00:34:18   that by the time the podcast airs the story will be different i mean i think you're mostly right

00:34:23   that the beeper part of it but i think it's gone to phase two now because now phase two is silly

00:34:28   government hearings that i think isn't going to last but and i well i don't know because you never

00:34:36   know with politicians yeah exactly it's not it's harder to harder to judge that one we could we

00:34:40   kind of know how it was going to work out between beeper and apple because that's a fight that we

00:34:43   understand but the government thing it's hard to even understand why it is exists other than

00:34:49   people want to showboat in front of a committee for a while so they can hopefully help their

00:34:52   reelection chances uh so the news is that beeper mini has they think they're the number one they've

00:35:00   said we're gonna stop playing cat and mouse after this so we'll see what they said in the statement

00:35:05   was paraphrasing we can't play cat and mouse with the biggest company in the world and as i just

00:35:09   said on the atp we just recorded yeah everybody knows that so sody it's presumably they knew it

00:35:15   too but you did it and pretended it was the thing you were gonna do and you're like you know what

00:35:18   we just can't play cat and mouse with a trillion dollar company we know of course you can't i

00:35:24   appreciate their fervor even though they are a real company i i mean and i think that eric

00:35:30   midget kofsky i hope i'm pronouncing his surname right he's the ceo of beeper he's best known or

00:35:37   previously best known as the ceo founder of the pebble smartwatch which was sort of the first

00:35:45   it certainly didn't break through to the mainstream but certainly broke through

00:35:49   to our audience probably everybody listening remembers the pebble smartwatches that you can

00:35:53   get so caught up in the fact that it does work and thinking it does work and it is extraordinarily

00:36:01   clever this kid the 16 year old i guess isn't pseudonymous anymore he goes by jj tech on github

00:36:07   but he was on cbs news i forget his name but i see clearly this 16 year old kid is super talented and

00:36:14   has a bright future ahead of him it's tremendous work to backwards engineer this but what they've

00:36:20   been doing is using let me see if i can paraphrase this right basically to be an i message client you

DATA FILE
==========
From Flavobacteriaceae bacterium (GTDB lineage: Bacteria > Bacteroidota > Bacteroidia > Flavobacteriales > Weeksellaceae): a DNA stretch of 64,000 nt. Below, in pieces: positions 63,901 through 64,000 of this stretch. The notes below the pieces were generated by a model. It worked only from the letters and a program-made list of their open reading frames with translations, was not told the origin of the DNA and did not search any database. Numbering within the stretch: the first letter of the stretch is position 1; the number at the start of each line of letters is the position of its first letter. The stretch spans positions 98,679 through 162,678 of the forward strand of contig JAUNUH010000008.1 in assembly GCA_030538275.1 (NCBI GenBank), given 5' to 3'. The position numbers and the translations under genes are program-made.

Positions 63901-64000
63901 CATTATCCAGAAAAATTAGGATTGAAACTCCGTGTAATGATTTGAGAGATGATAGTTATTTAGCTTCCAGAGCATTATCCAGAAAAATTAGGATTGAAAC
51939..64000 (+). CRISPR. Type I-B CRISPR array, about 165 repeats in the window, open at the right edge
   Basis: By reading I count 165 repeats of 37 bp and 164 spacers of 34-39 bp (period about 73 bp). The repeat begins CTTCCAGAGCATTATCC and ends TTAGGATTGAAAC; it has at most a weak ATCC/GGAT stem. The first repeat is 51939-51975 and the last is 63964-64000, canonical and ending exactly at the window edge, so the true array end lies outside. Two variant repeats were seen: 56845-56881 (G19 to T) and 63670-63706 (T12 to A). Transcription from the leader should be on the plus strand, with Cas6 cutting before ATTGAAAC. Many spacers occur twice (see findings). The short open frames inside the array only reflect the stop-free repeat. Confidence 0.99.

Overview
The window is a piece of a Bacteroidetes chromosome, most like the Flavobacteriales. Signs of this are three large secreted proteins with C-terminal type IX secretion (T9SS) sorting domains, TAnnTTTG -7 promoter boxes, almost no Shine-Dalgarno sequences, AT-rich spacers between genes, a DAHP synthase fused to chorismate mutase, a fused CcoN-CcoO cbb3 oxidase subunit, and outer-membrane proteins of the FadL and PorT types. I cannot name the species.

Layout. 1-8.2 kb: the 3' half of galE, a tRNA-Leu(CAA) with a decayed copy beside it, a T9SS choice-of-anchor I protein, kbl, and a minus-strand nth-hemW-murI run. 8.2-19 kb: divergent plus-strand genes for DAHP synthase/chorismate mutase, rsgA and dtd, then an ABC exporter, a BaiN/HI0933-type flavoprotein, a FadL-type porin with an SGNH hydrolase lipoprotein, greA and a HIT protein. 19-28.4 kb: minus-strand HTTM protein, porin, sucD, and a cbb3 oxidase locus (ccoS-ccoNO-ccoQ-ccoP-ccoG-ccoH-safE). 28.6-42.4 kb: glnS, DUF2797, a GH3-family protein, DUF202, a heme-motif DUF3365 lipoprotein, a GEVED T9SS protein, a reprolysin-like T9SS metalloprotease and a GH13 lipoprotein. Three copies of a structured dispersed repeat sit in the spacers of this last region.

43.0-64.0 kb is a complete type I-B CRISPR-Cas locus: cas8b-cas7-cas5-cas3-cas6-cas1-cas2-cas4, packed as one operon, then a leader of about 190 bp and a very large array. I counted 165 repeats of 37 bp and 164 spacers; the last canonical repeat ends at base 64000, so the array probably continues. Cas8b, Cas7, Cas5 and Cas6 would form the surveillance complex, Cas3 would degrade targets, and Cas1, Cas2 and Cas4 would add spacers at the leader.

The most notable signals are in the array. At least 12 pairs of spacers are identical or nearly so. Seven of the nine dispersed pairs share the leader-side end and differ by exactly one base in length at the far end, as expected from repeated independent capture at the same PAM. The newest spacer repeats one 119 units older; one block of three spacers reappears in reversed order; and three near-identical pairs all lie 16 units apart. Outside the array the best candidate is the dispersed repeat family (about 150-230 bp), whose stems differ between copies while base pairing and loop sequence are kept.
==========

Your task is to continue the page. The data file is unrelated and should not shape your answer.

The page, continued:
00:36:31   need an a registration key that's part of the cryptographic exchange and part of that is

00:36:37   verifying that you the client software are running on an actual legit apple device and for the last

00:36:47   week or two they've been using a bunch of max servers that beeper owns and runs for their

00:36:53   cloud-based messaging service and because there's only so many actual max that they can have and

00:37:00   share with hundreds or thousands of beeper users apple's been whack-a-mole them one by one because

00:37:09   it looks suspicious if a hundred different iMessage users all are using this the same

00:37:15   mac right like maybe you and your your spouse and your kids all have accounts on the same the family

00:37:21   iMac and all four or five of you send iMessages from a mac but there's very few families with a

00:37:28   500 different iCloud accounts that's why a lot of the coverage of this unfortunately calling it like

00:37:32   a hack or whatever makes it sound like they somehow broke the security and are like they're

00:37:36   in the system and they're controlling everything when all they're essentially doing is finding

00:37:40   various ways to masquerade as a legit device it's not like they have cracked the protocol and now

00:37:44   can register any device they want and be totally unseen by apple it wasn't that kind of hack it was

00:37:49   simply we've found various ways to masquerade as legit apple devices and those ways are slowly being

00:37:54   shut down for the reason you said because once you get more than one or two people using the same

00:37:58   device it starts to look hinky yeah so they've updated this now where the android client and i've

00:38:05   went through it before we recorded i went through it today and actually ran it the most ludicrous way

00:38:11   they have of still using beeper mini on an android device is to either have your own old iphone iphone

00:38:21   six seven eight or ten or success right but those eras because i guess there's jail breaks that

00:38:28   still work on those phones you need an old iphone iphone 10 or older you need to jailbreak it you

00:38:35   need to install some sort of beep serve damon that runs on the iphone and can therefore you know